Disclaimer: I am a really chatty person.
As in; it can be hard to get me to shut up at all. Which means, of course, that when I was pregnant with both my babies, they would have gotten well used to hearing my voice as they were growing away in there behind my belly button.
I remember when they were both born, there were a good few people in the room, between myself (of course!), my husband, two midwives, a student midwife, and, on my little girl, a doctor too. There was chatter and noise and happy tears. But the moment I spoke, my voice seemed to cut through the chaos, flow into their tiny little ears and they would turn their heads to look at me, to lock eyes with their mam.
At that moment, when our eyes melted into each others and my heart burst open and my voice kept talking to them, it was like someone has sprinkled the room with magic.
The thing is, though, as much as I like to think of it as magic, this response is actually rooted in science.
According to a study in the journal Proceedings of the National Academy of Sciences, a child’s brain has stronger responses when exposed to their mother’s voice versus the voice of a stranger — even if the mother is speaking nonsensical words for even a fraction of a second!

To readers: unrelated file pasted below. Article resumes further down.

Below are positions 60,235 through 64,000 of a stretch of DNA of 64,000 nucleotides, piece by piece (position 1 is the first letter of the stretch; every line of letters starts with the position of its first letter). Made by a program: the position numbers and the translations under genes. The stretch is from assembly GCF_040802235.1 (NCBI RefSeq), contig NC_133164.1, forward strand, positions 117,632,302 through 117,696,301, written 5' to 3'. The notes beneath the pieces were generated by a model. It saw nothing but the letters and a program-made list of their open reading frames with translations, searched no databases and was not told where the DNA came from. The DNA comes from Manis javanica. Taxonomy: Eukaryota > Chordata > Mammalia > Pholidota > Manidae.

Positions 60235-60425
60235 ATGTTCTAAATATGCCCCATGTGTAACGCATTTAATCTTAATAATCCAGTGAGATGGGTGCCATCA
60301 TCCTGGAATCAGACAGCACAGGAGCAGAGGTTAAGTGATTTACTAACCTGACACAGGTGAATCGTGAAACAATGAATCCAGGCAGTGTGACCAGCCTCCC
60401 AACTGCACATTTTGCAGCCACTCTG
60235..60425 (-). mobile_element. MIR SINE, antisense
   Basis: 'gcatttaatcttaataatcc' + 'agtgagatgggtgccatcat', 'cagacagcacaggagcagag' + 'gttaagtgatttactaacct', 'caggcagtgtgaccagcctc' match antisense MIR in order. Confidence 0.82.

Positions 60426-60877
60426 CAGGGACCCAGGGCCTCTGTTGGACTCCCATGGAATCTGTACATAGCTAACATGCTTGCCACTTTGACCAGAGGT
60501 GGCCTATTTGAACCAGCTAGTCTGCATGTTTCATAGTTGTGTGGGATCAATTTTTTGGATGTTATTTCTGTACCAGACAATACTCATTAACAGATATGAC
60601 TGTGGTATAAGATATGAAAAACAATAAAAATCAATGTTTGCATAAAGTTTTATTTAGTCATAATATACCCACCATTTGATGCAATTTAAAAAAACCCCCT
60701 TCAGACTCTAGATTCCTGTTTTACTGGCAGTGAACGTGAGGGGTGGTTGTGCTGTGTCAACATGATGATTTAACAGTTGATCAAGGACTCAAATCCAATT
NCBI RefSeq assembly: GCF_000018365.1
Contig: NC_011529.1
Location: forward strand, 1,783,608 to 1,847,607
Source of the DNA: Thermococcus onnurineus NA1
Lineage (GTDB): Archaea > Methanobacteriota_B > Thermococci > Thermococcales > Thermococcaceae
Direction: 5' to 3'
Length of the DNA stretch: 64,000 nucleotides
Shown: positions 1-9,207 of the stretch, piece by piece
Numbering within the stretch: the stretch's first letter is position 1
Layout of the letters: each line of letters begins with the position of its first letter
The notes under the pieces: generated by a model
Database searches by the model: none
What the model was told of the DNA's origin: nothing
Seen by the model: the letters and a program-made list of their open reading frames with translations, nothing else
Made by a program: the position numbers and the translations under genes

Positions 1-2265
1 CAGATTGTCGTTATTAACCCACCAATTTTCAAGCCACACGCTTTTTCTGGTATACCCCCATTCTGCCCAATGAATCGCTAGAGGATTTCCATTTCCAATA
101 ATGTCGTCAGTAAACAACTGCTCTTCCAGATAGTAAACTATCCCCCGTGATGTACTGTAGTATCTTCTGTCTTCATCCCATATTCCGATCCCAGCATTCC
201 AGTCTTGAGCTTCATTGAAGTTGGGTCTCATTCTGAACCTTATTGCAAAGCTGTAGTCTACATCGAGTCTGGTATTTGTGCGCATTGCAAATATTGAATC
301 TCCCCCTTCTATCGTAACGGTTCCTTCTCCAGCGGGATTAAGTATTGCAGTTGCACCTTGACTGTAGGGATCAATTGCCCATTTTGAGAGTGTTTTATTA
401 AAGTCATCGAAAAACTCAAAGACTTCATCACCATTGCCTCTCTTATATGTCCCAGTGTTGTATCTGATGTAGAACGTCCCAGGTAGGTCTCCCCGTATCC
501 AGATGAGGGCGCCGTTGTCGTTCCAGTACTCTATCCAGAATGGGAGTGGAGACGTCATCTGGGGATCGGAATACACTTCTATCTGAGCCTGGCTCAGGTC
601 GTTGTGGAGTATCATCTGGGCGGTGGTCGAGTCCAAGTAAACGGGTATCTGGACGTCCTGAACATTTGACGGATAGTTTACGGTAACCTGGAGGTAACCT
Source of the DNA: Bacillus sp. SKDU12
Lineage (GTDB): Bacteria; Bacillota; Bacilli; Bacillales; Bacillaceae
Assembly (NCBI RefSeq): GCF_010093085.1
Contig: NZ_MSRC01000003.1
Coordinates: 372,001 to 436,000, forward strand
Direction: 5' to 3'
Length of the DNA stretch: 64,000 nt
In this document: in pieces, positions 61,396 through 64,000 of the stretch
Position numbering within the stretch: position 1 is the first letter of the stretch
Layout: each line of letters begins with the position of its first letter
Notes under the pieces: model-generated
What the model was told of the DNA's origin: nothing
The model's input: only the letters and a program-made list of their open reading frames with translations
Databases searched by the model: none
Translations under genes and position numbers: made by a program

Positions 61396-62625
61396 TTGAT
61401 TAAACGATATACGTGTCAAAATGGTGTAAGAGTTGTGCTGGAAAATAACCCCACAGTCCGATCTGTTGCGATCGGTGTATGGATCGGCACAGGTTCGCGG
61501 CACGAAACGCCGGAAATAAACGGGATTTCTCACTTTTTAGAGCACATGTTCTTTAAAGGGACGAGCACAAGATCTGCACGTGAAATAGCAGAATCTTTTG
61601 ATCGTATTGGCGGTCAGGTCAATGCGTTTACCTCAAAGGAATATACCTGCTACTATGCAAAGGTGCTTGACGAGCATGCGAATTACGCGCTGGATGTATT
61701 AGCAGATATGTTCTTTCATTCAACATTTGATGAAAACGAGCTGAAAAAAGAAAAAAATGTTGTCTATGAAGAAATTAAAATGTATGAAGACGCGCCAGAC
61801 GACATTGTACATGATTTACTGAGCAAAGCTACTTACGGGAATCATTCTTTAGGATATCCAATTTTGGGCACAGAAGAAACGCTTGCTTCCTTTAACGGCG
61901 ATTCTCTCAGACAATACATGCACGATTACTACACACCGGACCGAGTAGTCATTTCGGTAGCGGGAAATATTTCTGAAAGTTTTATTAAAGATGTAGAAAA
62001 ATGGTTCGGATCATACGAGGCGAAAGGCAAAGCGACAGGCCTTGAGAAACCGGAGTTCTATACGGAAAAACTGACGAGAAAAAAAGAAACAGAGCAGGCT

And guess what? You child’s brain and body aren’t the only things affected by your voice. Just by speaking, you are also soothing their emotions. This is what lead author of the study and an instructor of psychiatry and behavioural sciences at Stanford University School of Medicine, Daniel Abrams, had to say:
“We know that hearing [their] mother’s voice can be an important source of emotional comfort to children. Here, we’re showing the biological circuitry underlying that.”
When you think about it, we are pretty much always using our voices when we comfort our children, even when we are also hugging them or kissing away any boo-boo’s. They need both.
To study the theory that the mother’s voice has a key role in the emotional and social development of a child, brain scans were done on 24 healthy children, between the ages of 7 and 12. The children were exposed to clips (lasting less than a second) of gibberish words spoken by their biological mother, and clips recorded by two women the children did not know.
Ninety-seven percent of the time, the children were able to identify the voice of their mother.
To further that, it wasn’t just the child’s listening skills that lit up when exposed to their mam’s tones; parts of the brain connected to emotions, rewards, and facial recognition also perked up their metaphorical ears, much more so than when exposed to the strangers’ voices.
The researchers believe this happens because there is a correlation between the children recognising their mother’s voices so rapidly, and the increased activity of so many areas of the brain — specifically the area of the brain linked to rewards. They suggest the brain becomes trained to latch on to the voice of the mother so quickly so it can attempt to get some rewards from her.